The senior policy advisor of Newman's organization, by the way, is a "pro-life" activist who served two years in federal prison after pleading guilty to conspiring to bomb an abortion clinic. That woman, Cheryl Sullenger, is also a regular contributor to LifeSite News, a leading anti-abortion website. It's not that there are bad apples in the anti-abortion movement; the bad apples are the movement.

We shouldn't be covering Gosnell just because a handful of anti-abortion loudmouths demand we do. We should cover Gosnell because the case is newsworthy, which is why so many media outlets did cover it when the grand jury report was filed. In covering the case, we should also look at how to prevent future Gosnells. The pro-choice movement has an answer: remove the barriers that made vulnerable women go to Gosnell in the first place. Make safe, early abortion accessible and affordable, and help women prevent pregnancy in the first place. The pro-life answer is to double down on abortion restrictions and outlaw the procedure wholesale, a move that would do little more than create many more Gosnell-style houses of horror.

The Gosnell case is a story precisely because it is unusual. Before abortion was legal across the country, women dying from botched abortions wasn't particularly newsworthy. Legal abortion in the United States is today one of the safest medical procedures around. It becomes dangerous when it's outlawed or functionally illegal, and when women are desperate and shamed.

Widespread adoption of pro-life laws created one Gosnell. We shouldn't make more.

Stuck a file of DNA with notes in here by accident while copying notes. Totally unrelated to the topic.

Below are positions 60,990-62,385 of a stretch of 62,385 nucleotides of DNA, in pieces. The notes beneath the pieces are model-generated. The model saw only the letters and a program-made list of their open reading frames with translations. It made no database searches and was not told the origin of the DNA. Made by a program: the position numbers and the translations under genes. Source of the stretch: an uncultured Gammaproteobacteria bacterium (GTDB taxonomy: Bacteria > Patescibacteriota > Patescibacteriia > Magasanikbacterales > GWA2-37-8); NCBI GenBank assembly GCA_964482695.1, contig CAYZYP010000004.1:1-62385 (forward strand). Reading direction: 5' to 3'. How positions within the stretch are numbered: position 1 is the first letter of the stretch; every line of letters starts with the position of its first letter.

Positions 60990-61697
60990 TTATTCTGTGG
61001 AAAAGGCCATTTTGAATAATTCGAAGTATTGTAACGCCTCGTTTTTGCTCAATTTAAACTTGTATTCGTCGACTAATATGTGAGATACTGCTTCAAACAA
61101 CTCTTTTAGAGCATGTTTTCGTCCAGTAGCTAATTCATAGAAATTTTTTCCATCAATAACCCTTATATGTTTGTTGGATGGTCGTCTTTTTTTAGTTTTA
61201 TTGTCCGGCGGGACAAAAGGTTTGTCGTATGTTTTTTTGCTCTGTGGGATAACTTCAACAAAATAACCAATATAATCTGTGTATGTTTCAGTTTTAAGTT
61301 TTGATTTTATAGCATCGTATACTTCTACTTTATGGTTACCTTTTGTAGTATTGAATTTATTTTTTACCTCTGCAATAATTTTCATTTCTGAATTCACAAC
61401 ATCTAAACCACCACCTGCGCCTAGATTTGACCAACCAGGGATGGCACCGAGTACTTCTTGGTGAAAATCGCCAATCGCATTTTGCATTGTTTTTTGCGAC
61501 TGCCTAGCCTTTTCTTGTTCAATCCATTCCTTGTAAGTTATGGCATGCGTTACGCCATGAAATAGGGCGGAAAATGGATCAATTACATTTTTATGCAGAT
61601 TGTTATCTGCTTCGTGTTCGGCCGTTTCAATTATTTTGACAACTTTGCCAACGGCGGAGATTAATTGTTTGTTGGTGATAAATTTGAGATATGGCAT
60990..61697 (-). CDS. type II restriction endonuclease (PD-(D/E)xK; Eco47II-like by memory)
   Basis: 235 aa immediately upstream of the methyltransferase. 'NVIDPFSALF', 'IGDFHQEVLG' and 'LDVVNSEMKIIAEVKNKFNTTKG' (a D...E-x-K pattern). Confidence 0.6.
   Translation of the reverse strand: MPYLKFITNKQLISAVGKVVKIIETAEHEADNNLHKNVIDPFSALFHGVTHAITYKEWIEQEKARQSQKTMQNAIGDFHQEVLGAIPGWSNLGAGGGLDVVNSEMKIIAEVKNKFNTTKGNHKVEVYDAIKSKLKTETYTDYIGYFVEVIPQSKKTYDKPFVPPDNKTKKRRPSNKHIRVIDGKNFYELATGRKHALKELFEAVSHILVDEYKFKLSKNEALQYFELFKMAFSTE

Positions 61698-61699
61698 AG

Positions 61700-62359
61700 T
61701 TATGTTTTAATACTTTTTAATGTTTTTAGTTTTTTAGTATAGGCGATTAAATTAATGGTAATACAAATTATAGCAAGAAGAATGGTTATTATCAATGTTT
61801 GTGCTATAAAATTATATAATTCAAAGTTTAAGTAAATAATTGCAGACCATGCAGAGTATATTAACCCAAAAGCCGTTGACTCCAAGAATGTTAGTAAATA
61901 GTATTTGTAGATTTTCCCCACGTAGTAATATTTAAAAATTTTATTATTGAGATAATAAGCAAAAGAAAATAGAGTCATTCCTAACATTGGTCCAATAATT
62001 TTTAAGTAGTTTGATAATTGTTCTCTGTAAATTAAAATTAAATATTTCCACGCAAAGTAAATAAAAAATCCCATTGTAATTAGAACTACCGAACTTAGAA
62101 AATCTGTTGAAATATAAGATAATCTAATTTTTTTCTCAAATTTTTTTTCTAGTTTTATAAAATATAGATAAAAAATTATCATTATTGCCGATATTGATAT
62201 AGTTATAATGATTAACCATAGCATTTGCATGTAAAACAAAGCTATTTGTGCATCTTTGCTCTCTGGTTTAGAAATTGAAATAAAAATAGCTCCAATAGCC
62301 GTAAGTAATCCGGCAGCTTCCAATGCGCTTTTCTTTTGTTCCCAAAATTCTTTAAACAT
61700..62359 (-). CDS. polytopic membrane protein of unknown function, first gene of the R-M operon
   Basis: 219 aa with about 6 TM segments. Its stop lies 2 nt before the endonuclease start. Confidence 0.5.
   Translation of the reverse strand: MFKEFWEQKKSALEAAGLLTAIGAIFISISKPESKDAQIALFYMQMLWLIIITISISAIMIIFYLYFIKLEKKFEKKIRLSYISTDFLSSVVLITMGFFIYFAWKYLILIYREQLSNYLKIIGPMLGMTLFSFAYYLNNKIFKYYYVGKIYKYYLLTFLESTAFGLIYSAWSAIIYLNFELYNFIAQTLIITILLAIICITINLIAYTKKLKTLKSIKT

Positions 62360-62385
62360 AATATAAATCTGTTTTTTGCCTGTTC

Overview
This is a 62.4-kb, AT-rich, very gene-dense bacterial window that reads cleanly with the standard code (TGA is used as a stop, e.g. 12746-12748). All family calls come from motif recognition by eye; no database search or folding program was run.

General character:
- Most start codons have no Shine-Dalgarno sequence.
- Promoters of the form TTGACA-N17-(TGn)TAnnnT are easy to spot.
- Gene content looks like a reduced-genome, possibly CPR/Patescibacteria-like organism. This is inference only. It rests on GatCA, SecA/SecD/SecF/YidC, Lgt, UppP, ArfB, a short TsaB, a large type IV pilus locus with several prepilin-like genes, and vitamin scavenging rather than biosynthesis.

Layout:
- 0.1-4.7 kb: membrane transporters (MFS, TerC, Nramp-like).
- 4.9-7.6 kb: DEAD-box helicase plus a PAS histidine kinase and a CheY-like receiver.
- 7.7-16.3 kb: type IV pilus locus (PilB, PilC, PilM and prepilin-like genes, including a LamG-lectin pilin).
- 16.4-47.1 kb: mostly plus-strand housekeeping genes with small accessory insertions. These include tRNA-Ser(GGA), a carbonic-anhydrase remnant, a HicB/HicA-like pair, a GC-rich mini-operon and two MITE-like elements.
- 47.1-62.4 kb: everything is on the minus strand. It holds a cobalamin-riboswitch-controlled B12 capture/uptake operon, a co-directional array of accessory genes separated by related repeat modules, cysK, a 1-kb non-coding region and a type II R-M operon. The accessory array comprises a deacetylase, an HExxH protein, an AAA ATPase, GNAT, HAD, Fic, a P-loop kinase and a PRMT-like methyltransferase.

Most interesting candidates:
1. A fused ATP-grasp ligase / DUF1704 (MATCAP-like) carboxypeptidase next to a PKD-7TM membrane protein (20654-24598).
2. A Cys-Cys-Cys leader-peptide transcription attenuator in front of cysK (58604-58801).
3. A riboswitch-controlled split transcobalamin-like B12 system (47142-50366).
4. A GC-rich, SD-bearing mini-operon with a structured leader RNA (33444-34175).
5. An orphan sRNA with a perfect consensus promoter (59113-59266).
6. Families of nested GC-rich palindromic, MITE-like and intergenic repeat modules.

« : April 21, 2013, 11:32:22 AM CBWx2 »


CBWx2

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« #23 : April 21, 2013, 11:45:18 AM »

Was Jill Filipovic telling the truth? Well, here's one of the articles she referenced....from 2011, when the indictment was first handed down.

Dr. Kermit Gosnell's Horror Show
Katha Pollitt
January 27, 2011

Blood-spattered floors. Cat feces. Broken equipment. A 15-year-old giving anesthesia. Two women dead, countless more maimed and injured. Third-trimester fetuses delivered alive whose spines were then severed by the doctor. This was the Women’s Medical Society in West Philadelphia. This is what illegal abortion looks like.

That’s right. Illegal abortion. A great deal has been written about Dr. Kermit Gosnell and the shocking conditions and practices at his facility, which was closed last March after a drug raid, and is back in the news because a grand jury has indicted him and nine employees for murder in the deaths of one woman and seven infants. There have been many calls for further restrictions on abortion, much revulsion expressed at post-viability abortions, much blame cast on prochoicers for supposedly doing nothing to stop him. But it has not been pointed out often enough that what Dr. Gosnell was doing was illegal in Pennsylvania. It is not legal to perform abortions after twenty-four weeks. It is not legal to slit the necks of born-alive fetuses at any age, much less at thirty weeks or even more. It is not legal for untrained, unlicensed employees to perform medical procedures.